Rapid political, technological, and social changes are posing challenges for local leaders. A recent conference on “Reimagining Local Government,” hosted by the International City and County Management Association, provided some perspective on these challenges. These disruptions affect communities at many different levels, but particularly impact how people see and relate to local government and how they identify with shared values of democracy.
These new pressures are a main focus of the Center for Democracy Innovation at the National Civic League, which is producing tools and practices to help local leaders strengthen, scale, and measure local democracy.
At the conference, the three disruptions were categorized by John Nalbandian, a professor at University of Kansas and former mayor of Lawrence:
National politics. National politics are filtering down to local communities. Nalbandian warns that “All politics is local has become all politics is national.” In some cases, community members are bringing the arguments of national parties and figures into local discussions. In other cases, state legislatures are taking actions that impact local jurisdictions, from freedom of speech, to gun control, to housing and land use.
Technology. The next wave of technological changes is producing new threats to public data and new shifts in engagement and transparency. Local governments must now be aware that all of their data and operational systems – from phones to files to HVAC systems – are targets for hacking. The costs and budgets aligned with security are new, costly additions to many local government budgets. Technology has also made it possible for everyone to be present at every key meeting and also be an expert (or at least a well-informed citizen) on issues of common concern. Residents can zoom in to meetings, we can search for answers or examples to address our community issues. Nalbandian argues that we now tend to value a staff’s role as more of a consultant, in a role of validating good information and working with community members to reach decisions.
Societal Issues. In many communities, there are dramatic differences in how people view social issues. This impacts community identity – how residents think about who we were, who we are, and who we will become. Nalbandian believes that these social changes widen the gap between political acceptability and operational sustainability. One example is government contracting and purchasing. Changes in internal operational policies that better address broadening the opportunities for local and diverse businesses may not be a priority for the purchasing agent, but have been proven to have an economic impact in communities. Policies and procedures may need to be updated and refreshed. Economic recovery of small and diverse businesses in our post-pandemic world is a key element of community sustainability. Nalbandian presented a powerful quote from a city professional from Oregon that amplifies the point: “We are having a racial reckoning in our society right now and it is driving a relook at our institutions. Communities are coming to terms with the fact that our institutions are perpetuators of racist policies, practices and behaviors and because of that, there is a deepening distrust of our institutions and the people in them... City departments perpetuate (knowing and unknowingly) racist policies from purchasing and contracting to zoning and housing. Because technical experts (professional staff) are a part of those institutions, they are viewed with skepticism.”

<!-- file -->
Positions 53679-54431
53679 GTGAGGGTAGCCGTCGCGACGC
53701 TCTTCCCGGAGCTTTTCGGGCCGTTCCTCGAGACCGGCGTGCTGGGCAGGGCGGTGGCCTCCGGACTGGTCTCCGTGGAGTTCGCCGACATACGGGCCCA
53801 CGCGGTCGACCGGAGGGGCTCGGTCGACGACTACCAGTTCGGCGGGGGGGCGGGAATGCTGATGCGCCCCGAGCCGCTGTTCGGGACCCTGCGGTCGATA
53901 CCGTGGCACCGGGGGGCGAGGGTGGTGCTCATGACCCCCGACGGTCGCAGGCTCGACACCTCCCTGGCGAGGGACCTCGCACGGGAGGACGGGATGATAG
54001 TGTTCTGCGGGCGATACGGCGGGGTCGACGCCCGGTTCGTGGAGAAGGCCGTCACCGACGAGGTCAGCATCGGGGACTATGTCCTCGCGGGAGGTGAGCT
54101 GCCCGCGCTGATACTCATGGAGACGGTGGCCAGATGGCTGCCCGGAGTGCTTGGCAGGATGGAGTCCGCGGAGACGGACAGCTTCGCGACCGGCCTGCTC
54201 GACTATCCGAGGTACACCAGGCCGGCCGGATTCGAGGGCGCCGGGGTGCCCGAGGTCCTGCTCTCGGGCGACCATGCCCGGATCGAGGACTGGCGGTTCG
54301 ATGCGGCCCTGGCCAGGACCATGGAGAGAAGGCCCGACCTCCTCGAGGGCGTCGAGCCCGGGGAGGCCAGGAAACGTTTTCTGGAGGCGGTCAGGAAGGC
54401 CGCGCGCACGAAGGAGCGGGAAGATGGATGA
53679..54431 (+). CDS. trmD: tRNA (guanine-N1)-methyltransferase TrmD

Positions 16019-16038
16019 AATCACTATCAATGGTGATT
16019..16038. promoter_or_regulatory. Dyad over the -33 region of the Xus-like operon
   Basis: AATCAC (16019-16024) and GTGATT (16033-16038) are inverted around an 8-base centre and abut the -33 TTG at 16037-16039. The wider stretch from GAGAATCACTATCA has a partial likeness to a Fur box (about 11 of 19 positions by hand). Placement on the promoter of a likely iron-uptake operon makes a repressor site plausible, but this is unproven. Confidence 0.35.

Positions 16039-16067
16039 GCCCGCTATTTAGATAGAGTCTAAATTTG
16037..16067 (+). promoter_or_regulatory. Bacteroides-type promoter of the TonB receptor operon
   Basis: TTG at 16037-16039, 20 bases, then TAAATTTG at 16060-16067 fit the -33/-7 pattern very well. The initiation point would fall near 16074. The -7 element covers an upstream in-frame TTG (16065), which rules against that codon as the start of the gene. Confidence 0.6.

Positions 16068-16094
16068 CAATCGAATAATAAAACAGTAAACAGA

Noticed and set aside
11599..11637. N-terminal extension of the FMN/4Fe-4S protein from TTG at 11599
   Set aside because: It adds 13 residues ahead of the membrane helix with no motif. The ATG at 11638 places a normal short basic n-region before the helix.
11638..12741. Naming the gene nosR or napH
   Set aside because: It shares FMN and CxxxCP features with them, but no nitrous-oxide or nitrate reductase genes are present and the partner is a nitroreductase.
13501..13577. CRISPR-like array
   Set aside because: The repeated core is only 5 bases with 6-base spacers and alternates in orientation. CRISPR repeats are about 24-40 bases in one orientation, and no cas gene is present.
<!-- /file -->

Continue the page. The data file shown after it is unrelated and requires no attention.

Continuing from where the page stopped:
What can we do together about forms of disruption?
The National Civic League’s Center for Democracy Innovation is working on a number of these challenges. In one of our initiatives, “Democracy Innovations for Better Public Meetings” (supported by the AAA-ICDR Foundation), we are examining the quality of engagement and democracy in official public meetings. To address these situations where incivility and tensions are high, we will help cities make official public meetings more participatory, equitable, reasonable, and efficient.
For cities deciding how best to use technology, the Center can use civic infrastructure scans to illuminate the local online scene, and we can help develop an overall engagement strategy that uses a range of digital tools (and in-person practices).
For cities considering how to make local governments address racism more effectively, the Center has outlined several areas of work, from examining the history and governing documents of an institution to establishing better internal processes for discussing difference to gathering and sharing data in new ways.
Dealing with the disruptions in local governance requires that we face some core questions together. What contributes to a more productive, effective and engaging community at this time in our history? What structures are needed to make engagements more trusting, safe and productive? In a disruptive environment, what approaches can help us renew our democracy?